Meeting The Mississippi Delta Cowboys

We were invited to Cleveland, Mississippi by local documentary photographer and avid instagrammer Rory Doyle.

Rory has passion for documenting the more unusual sides of delta life and after learning of our penchant for the peculiar,  wasted no time in inviting us to join him in photographing the Delta Hill Riders Fathers Day event- a get together for cowboys from all the local counties, where cowboys compete in events, BBQ and hang out. 

En route, Rory began to explain that he had photographed the cowboys a couple of times already and had subsequently been invited to snap this event - naturally we were pretty excited to be invited.

After ten minutes in the car we pulled into a large field alongside a collection of cars and horse boxes before stepped out into the intense Mississippi heat. Lining the large field were collections of people setting up seats, cracking beers and saddling up ready to ride.

The first thing that struck us was that the majority of the cowboys were cool looking, young, African-American teenagers - mobile phone in one hand, reins in the other. This was a far cry from the leather clad, tash-sporting, chaps-wearing old white guys that form our cowboy stereo type - probably from watching too many old John Wayne movies (a confessed guilty pleasure of ours)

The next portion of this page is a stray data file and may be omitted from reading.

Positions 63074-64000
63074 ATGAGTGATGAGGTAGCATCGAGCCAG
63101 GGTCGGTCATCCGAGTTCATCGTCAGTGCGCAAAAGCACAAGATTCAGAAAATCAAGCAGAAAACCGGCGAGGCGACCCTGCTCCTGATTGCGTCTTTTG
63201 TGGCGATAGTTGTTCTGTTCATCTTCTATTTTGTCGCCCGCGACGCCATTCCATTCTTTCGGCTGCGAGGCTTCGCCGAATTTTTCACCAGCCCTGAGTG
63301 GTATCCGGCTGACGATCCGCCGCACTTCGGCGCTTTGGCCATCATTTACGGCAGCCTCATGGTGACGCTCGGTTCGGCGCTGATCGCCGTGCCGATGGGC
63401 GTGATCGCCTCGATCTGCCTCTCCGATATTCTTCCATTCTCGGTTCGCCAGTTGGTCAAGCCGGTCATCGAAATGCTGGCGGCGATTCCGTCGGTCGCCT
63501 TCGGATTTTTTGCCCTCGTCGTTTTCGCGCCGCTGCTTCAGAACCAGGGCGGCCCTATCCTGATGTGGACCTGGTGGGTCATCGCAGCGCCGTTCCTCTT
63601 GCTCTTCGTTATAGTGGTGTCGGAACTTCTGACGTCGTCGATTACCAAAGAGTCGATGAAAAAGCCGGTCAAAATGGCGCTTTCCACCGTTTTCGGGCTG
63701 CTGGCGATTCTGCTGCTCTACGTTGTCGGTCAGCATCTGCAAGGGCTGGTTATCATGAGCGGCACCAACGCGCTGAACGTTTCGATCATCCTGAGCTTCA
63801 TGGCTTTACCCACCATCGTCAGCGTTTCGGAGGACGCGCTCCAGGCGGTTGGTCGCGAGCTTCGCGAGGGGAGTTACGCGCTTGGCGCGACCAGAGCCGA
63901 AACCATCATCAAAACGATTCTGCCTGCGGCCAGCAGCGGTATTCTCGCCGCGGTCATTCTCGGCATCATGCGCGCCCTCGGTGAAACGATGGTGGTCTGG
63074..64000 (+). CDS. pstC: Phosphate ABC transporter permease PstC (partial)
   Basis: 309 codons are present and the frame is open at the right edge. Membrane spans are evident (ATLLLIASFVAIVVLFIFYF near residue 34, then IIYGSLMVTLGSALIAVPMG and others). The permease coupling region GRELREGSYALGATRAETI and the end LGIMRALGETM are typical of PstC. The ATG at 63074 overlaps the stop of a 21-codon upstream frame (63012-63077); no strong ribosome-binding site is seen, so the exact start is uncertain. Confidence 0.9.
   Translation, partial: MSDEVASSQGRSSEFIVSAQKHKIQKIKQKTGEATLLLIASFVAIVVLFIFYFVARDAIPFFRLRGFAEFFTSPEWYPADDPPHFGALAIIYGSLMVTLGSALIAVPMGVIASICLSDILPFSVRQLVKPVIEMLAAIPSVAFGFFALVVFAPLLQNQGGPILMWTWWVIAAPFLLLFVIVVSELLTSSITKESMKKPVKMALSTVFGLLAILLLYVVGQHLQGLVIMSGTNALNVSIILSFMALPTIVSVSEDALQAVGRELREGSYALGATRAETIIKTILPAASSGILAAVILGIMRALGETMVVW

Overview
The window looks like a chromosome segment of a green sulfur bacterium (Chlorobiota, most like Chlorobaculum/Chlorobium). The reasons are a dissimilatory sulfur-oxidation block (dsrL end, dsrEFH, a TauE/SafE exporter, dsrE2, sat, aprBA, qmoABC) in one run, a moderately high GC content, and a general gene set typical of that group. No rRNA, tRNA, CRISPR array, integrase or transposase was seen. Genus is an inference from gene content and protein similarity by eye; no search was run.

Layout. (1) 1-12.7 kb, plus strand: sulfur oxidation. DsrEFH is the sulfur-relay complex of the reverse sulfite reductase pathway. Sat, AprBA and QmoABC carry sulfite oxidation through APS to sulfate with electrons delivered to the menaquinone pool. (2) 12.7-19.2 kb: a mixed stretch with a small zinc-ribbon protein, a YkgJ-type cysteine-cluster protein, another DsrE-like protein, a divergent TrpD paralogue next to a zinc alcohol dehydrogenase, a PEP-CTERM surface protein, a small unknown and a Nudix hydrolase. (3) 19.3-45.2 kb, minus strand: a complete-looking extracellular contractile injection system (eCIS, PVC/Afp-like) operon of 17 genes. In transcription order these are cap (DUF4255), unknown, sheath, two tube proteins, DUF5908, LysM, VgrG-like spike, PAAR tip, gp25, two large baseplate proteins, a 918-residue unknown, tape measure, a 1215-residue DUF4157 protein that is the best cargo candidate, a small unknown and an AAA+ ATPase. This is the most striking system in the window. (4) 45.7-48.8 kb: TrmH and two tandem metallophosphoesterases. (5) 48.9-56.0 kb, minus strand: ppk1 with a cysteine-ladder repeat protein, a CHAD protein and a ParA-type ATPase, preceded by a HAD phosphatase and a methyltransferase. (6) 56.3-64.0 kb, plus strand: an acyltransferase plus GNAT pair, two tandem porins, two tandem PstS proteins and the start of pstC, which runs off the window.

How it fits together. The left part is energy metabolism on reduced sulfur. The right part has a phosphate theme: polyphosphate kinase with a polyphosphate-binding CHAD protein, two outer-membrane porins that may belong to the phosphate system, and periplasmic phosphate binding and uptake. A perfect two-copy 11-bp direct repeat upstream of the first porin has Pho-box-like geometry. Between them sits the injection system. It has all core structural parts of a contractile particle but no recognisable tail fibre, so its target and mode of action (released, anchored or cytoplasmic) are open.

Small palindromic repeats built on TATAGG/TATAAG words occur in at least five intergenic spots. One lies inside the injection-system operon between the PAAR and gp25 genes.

One rider particularly caught our eye; just 6 years old, his legs were half way up the saddle of his full-sized horse, but his determination and skill was a force to be reckoned with. Another boy was there riding with his grandfather and other groups of teens had just come to hang out with one another. 

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The atmosphere was unlike anything we've experienced before with hip hop sounding out across the PA, Riders dressed in 'normal clothes' chatting and drinks being drunk to try and combat the crazy heat - these guys were having fun. 

Seeing these kids embrace the cowboy culture was pretty awesome - rather than hanging around the streets and playing computer games like many kids their age, these guys were outdoors, taking part in the community and honing their saddle skills. It was just a shame that it still seemed like a very male dominated pastime, but hopefully that's something that will also change as time goes on. 

After a few hours watching a series of events, chatting to the riders and eating some incredible smoked barbecue we got back into the car full and happy. It was a real privilege to have been invited to the event, learning about localised subcultures such as this is what travelling the world is all about.